Dolby Vision Bright seems to rob the image of contrast and punch. When watched in a room with high ambient light, Dolby Vision Vivid actually looked pretty good. However, when you select Dolby Vision Vivid, motion interpolation on its Max setting kicks in, with smoothing clearly visible.
Edge lighting invariably brings issues. I noted some backlight uniformity problems, with light pooling around the bottom of the screen, but this is only really noticeable in certain situations, for example when watching a letterbox movie. For general full-screen viewing, the evenness of tone is quite acceptable.
Panasonic describes the set as having Local Dimming Pro technology, but this shouldn’t be confused with true local dimming and zone control. It’s actually a reference to some sophisticated light control around the edge of the panel.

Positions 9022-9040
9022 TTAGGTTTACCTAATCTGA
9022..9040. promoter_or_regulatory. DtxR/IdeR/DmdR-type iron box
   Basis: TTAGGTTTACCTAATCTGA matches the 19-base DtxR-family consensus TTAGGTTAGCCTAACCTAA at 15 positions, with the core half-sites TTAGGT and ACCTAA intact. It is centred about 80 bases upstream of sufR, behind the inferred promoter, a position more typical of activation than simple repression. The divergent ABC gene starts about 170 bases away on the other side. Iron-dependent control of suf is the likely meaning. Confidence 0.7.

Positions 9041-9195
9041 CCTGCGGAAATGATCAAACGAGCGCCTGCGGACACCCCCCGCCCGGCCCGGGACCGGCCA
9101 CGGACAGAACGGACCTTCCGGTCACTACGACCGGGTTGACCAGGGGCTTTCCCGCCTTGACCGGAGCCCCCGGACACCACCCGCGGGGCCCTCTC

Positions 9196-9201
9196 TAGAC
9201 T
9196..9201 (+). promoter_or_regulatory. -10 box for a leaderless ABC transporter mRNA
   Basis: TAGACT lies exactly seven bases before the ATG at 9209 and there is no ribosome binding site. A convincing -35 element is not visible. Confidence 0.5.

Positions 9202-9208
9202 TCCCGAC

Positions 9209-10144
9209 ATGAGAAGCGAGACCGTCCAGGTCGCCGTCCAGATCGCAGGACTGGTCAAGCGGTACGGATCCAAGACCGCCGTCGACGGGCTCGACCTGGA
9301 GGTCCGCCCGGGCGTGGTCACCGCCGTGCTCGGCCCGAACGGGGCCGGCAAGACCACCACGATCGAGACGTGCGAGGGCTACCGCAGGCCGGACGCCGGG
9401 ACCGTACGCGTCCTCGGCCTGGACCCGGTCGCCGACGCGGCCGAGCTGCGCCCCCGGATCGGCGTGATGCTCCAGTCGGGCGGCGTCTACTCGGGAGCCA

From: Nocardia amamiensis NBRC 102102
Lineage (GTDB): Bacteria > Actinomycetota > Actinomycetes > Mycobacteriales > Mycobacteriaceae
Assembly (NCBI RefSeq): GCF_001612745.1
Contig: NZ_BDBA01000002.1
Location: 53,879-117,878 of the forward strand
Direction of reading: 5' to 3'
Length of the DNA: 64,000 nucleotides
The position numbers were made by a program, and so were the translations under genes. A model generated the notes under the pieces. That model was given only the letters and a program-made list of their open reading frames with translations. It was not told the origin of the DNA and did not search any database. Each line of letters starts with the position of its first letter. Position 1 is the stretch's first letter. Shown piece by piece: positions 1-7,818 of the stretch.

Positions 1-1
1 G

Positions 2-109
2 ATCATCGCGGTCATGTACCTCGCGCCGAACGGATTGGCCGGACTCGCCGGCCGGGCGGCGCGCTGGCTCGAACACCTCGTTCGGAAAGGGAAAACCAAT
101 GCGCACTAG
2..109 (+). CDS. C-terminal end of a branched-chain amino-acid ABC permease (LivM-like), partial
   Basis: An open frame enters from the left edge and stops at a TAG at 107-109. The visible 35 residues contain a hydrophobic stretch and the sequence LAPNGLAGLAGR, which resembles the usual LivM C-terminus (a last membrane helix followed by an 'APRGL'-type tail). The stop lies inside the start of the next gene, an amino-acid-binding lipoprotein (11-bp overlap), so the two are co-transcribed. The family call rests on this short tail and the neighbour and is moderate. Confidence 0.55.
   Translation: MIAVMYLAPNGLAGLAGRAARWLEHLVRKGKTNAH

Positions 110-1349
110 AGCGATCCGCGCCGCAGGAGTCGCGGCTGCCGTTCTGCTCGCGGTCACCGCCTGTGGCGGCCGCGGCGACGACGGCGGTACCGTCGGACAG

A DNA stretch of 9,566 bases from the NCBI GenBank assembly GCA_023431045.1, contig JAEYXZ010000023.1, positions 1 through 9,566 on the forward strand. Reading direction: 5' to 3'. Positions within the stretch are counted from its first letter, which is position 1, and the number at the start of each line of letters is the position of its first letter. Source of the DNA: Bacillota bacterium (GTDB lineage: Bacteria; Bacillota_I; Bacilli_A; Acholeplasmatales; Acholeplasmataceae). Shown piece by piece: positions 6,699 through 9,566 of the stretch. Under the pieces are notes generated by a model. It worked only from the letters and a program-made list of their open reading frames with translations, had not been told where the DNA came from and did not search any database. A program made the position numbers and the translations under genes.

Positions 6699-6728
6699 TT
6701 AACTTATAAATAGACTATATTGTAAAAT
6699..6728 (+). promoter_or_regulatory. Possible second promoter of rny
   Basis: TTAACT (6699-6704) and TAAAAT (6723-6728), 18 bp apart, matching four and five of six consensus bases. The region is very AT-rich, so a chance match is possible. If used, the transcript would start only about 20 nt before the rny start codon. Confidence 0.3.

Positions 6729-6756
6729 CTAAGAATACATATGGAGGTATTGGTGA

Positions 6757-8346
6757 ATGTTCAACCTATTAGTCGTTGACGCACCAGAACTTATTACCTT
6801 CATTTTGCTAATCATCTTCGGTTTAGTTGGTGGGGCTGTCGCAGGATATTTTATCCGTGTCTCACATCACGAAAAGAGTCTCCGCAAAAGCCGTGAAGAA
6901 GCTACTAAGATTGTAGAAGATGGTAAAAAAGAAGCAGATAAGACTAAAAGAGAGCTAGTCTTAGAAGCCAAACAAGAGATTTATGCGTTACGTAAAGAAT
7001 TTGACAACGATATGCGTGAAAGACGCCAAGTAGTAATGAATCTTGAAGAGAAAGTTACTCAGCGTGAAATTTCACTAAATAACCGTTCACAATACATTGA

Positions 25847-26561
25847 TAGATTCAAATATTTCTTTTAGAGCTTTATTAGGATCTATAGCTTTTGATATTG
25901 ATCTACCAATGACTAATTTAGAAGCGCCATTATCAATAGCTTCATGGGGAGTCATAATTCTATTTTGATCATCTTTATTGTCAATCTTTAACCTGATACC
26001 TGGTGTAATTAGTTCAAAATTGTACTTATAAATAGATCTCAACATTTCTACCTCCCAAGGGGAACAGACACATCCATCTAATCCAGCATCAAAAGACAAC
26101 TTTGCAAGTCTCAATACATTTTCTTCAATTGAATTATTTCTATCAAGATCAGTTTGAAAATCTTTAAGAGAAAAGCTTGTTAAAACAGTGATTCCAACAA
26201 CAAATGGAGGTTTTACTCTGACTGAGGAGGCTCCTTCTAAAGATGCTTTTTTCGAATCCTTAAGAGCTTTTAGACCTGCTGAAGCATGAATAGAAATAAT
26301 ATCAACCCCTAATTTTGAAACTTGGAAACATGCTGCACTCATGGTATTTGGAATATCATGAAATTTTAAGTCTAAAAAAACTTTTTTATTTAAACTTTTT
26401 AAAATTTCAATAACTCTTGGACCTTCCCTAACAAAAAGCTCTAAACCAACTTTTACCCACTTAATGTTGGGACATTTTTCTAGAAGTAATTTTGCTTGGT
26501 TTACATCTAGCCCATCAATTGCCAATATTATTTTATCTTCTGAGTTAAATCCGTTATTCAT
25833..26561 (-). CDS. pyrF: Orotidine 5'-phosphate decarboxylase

The set has a fairly routine two-channel audio system, powered by 2x10W amplification. Audio modes cover Standard, Music, Speech, Stadium and User. Onboard audio is perfunctory, but not short of volume.
The Sports preset boosts greens and blues in the image, and also applies post-processing on the audio front to create an enhanced sense of ambience. It’s quite effective.
Helpfully, the JX850 is compatible with Dolby Atmos, and will route immersive audio out of the set to a compatible soundbar for more cinematic sound.
The JX850 is available in 40-, 50-, 58- and 65in screen sizes (TX-40JX850B, TX-50JX850B, TX-58JX850B and TX-65JX850B), priced at £599, £529, £599 and £699.99 respectively.
You can buy it from
The model on our test bench is the 50-incher. The line is flanked by the